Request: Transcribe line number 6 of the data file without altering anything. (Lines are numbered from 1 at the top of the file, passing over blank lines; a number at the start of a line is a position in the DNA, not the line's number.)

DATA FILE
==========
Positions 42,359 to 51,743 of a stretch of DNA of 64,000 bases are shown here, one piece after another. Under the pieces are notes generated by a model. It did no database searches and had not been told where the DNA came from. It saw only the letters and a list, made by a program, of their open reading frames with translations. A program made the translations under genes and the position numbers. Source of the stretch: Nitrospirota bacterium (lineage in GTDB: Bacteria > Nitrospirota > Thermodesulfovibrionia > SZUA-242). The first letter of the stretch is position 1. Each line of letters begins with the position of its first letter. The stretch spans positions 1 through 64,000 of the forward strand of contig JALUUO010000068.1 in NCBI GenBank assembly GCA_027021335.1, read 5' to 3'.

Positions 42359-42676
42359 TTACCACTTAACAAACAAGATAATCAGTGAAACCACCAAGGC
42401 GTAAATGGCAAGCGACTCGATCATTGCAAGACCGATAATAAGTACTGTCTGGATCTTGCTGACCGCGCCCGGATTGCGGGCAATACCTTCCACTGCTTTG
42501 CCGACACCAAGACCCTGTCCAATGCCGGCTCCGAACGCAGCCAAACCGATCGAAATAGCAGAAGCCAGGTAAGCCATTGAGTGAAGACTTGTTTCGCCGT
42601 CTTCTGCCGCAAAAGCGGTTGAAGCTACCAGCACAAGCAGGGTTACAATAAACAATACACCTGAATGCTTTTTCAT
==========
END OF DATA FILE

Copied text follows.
42601 CTTCTGCCGCAAAAGCGGTTGAAGCTACCAGCACAAGCAGGGTTACAATAAACAATACACCTGAATGCTTTTTCAT